$\displaystyle = \lim _{h \rightarrow 0 } f''(s)-f''(t)- \frac {f(0)}{h^2}$

So as h approaches 0, both s and t approaches 0 as they are sandwiched in between 0 and h, so $\displaystyle f''(s)-f''(t) \rightarrow f''(0)-f''(0) =0$

So all I have left is: $\displaystyle \lim _{h \rightarrow 0 } g'(h) = \lim _{h \rightarrow 0 } \frac {f(0)}{h^2}$

I must have done something wrong again, because this expression doesn't look converging to g'(0).

Thank you very much for your help!!!
• Dec 7th 2008, 07:49 AM
Laurent
The only problem is a $\displaystyle \frac{1}{2}$ factor in the Taylor's theorem (cf. wikipedia or whereever):

Quote:

My work so far:

1. Use the Taylor's Theorem to show that $\displaystyle \frac{g(h)-g(0)}{h}=\frac{\frac{f(h)}{h}-f'(0)}{h}=\frac{f(h)-hf'(0)}{h^2}$ converges to $\displaystyle \frac{f''(0)}{2}$

Proof.

By the Taylor's Theorem, write $\displaystyle f(x)=f(0)+f'(0)x+{\color{red}\frac{1}{2}}f''(t)x^2 \ \ \ \ \ 0<t<x$, since $\displaystyle f(0)=0$, we have $\displaystyle f(x)=f'(0)x+{\color{red}\frac{1}{2}}f''(t)x^2$, implies that $\displaystyle f(h)=f'(0)h+{\color{red}\frac{1}{2}}f''(t)h^2 \ \ \ \ \ 0<t<h$.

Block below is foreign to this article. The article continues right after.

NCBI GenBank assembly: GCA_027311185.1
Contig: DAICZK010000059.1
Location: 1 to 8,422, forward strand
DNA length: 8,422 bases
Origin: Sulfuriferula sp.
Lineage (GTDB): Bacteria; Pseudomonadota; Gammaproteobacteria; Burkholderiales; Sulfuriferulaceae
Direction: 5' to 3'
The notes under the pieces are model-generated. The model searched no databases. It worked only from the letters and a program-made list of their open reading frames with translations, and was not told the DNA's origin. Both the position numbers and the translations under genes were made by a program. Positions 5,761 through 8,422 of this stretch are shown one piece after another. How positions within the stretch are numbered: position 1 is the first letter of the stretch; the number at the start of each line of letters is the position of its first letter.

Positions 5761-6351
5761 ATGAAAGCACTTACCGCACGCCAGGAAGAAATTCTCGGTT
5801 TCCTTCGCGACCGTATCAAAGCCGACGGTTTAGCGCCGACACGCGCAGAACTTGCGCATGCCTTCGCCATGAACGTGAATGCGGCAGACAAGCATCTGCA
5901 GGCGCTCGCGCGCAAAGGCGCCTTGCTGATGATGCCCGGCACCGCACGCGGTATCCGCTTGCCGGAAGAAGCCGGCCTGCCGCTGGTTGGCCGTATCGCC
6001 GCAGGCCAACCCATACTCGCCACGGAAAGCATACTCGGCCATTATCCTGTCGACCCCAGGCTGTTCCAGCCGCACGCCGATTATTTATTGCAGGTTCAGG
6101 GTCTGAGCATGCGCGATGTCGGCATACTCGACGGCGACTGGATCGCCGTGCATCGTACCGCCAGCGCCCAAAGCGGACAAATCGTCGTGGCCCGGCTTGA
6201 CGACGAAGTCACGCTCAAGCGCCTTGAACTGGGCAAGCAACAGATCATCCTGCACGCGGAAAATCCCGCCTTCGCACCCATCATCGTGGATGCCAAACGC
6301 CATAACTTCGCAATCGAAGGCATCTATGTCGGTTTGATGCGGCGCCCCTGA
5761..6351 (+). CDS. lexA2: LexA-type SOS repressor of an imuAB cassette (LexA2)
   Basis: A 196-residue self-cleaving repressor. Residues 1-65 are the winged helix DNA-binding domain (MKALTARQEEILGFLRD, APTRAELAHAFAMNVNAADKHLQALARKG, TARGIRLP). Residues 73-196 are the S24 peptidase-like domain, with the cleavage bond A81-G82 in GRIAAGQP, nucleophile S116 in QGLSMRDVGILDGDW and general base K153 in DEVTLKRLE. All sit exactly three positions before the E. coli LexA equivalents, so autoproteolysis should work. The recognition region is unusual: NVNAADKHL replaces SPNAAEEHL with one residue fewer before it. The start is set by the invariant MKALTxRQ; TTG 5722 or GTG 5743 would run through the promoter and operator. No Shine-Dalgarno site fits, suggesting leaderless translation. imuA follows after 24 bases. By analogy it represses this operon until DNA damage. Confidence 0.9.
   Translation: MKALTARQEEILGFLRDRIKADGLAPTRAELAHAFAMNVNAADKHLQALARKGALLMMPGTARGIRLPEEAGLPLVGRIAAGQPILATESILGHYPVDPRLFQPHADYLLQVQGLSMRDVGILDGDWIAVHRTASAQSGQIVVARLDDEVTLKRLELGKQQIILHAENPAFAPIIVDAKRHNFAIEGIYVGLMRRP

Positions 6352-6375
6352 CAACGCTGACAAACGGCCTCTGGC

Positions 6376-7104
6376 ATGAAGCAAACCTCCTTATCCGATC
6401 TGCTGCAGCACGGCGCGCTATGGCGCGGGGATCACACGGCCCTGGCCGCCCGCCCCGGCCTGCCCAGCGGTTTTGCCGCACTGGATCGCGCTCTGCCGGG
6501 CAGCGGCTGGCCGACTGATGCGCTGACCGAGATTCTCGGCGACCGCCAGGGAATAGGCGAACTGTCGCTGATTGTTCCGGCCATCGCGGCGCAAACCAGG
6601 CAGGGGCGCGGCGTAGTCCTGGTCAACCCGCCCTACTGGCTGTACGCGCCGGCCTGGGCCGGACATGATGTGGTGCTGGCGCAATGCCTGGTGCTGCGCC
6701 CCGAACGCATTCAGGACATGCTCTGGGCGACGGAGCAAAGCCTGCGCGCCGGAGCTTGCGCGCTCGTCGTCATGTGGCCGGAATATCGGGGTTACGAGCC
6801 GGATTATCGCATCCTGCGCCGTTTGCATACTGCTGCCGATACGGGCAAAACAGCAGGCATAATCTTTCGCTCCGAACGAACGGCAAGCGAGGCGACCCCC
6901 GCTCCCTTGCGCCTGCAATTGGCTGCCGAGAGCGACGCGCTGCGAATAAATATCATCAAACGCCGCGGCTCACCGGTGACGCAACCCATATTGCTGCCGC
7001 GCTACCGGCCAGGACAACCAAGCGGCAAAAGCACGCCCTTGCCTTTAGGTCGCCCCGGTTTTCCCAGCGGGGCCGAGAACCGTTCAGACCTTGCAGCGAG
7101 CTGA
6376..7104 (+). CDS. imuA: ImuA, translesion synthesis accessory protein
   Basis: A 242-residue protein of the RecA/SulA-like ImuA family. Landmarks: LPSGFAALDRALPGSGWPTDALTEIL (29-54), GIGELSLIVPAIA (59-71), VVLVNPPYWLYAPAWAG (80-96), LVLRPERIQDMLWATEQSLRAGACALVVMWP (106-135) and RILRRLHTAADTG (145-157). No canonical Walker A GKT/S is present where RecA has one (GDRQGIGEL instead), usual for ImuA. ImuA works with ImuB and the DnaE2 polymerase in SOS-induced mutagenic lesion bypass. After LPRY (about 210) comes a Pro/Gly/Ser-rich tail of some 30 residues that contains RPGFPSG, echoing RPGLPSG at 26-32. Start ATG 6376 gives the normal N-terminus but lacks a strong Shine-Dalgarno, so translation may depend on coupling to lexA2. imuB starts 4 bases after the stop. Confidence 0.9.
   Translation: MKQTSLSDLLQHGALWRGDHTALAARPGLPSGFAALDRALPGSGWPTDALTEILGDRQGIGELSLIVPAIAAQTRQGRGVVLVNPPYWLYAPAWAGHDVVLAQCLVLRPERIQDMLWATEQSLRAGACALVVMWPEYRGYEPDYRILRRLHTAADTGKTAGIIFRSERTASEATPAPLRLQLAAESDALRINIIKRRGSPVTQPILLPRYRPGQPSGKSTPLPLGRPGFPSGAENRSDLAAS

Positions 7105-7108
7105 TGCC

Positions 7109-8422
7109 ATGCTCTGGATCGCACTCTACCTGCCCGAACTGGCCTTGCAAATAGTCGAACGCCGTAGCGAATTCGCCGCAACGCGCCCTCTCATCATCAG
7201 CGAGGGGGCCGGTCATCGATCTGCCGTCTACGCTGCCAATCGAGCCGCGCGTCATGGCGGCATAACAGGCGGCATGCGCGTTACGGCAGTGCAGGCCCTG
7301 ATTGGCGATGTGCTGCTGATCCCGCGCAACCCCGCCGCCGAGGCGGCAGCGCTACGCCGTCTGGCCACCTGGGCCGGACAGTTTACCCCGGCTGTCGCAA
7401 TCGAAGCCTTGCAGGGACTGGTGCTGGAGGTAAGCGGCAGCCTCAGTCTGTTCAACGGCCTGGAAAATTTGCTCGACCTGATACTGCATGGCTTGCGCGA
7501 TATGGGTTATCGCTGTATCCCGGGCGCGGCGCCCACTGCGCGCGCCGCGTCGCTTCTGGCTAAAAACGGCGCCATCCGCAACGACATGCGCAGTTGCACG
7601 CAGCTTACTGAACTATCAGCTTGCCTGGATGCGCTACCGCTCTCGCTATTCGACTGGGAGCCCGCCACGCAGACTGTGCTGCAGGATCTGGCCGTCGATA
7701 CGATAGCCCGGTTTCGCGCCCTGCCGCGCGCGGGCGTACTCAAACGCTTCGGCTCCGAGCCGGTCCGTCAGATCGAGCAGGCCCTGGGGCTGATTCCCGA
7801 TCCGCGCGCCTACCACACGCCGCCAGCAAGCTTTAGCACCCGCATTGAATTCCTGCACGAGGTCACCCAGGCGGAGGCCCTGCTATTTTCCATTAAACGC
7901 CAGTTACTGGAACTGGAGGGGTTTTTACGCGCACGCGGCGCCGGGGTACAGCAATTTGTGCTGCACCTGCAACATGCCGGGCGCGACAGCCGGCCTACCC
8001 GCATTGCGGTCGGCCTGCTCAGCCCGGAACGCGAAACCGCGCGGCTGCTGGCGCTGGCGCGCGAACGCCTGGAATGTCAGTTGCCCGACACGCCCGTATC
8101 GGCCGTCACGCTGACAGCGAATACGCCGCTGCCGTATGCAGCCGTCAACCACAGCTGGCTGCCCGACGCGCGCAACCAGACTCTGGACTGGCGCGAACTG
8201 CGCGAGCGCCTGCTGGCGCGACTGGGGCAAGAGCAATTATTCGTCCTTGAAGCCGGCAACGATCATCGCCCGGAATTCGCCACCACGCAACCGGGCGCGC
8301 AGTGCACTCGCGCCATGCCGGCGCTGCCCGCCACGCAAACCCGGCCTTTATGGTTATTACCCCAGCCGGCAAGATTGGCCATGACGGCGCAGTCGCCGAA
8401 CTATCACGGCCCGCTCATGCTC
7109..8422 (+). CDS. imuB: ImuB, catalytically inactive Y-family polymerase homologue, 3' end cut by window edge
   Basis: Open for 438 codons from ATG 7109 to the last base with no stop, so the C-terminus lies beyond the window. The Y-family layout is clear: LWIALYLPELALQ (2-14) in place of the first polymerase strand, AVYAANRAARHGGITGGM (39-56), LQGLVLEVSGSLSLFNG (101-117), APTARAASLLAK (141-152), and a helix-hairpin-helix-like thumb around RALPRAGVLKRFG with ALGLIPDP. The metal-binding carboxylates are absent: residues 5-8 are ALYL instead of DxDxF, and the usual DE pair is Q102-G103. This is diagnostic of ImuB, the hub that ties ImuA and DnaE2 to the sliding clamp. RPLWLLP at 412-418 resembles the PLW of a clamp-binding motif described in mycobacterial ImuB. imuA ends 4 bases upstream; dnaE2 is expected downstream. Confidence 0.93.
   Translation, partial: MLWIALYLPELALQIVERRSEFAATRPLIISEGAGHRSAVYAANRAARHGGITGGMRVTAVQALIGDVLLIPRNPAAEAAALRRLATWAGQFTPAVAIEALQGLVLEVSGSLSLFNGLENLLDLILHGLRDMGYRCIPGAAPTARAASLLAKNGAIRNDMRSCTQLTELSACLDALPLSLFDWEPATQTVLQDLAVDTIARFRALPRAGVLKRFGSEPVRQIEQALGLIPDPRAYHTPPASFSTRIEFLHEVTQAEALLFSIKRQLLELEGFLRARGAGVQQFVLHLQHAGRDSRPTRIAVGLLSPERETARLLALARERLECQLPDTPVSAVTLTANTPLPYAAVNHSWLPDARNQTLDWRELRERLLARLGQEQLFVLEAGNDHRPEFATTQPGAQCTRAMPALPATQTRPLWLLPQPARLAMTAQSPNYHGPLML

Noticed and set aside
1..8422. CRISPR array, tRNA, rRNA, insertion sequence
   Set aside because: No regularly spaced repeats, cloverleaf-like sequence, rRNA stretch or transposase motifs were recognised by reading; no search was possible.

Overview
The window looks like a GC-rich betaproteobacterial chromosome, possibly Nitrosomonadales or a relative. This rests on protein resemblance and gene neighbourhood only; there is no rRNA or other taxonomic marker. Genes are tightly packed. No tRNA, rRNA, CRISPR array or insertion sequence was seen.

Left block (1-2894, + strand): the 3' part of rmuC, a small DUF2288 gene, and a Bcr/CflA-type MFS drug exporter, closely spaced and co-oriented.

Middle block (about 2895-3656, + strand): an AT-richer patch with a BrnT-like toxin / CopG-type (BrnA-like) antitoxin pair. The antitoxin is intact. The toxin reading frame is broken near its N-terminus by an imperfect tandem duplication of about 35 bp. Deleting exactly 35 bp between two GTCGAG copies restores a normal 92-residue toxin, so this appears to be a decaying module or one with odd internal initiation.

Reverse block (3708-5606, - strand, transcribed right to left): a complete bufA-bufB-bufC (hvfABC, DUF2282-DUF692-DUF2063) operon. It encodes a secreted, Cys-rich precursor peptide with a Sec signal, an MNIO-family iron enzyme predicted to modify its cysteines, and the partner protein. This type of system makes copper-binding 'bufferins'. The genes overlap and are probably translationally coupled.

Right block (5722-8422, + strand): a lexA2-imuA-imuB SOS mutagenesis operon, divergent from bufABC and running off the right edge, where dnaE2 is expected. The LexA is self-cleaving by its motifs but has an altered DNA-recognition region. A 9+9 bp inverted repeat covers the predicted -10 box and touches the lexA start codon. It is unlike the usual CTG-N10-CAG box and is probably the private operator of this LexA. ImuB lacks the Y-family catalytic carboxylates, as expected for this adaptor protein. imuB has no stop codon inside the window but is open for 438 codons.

Then $\displaystyle g'(0)= \lim _{h \rightarrow 0} \frac {f(h)-hf'(0)}{h^2}$
$\displaystyle = \lim _{h \rightarrow 0} \frac {f'(0)h+{\color{red}\frac{1}{2}}f''(t)h^2-f'(0)h}{h^2}= \lim _{h \rightarrow 0}{\color{red}\frac{1}{2}}f''(t)$

Now, I know that $\displaystyle t \rightarrow 0$ as h approaches to 0.

So I have $\displaystyle g'(0) = {\color{red}\frac{1}{2}}f''(0)$ because $\displaystyle \color{red}f''$ is assumed to be continuous.

Quote:

2. Show that g' is continuous on U.

First, since
$\displaystyle g'(x)= \frac {f'(x)- \frac {f(x)}{x} }{x}$, both f and f' are continuous, and $\displaystyle x \neq 0$, so g' must be continuous on $\displaystyle U\setminus\{0\}$ since the sum of two continuous functions is also continuous. (Is this reason enough?)

Now, to show that g' is continuous at 0.

By the Taylor's Theorem, write $\displaystyle f'(h)=f'(0)+hf''(s), \ \ \ \ \ 0<s<h$

Then $\displaystyle \lim _{h \rightarrow 0 } g'(h) = \lim _{h \rightarrow 0 } \frac {hf'(h)-f(h)}{h^2}$$\displaystyle = \lim _{h \rightarrow 0 } \frac {h[f'(0)+hf''(s)]-[f(0)+hf'(0)+{\color{red}\frac{1}{2}}h^2f''(t)]}{h^2}$
$\displaystyle = \lim _{h \rightarrow 0 } f''(s)-{\color{red}\frac{1}{2}}f''(t)- \frac {f(0)}{h^2}$
then, don't forget $\displaystyle f(0)=0$, and you'll be done.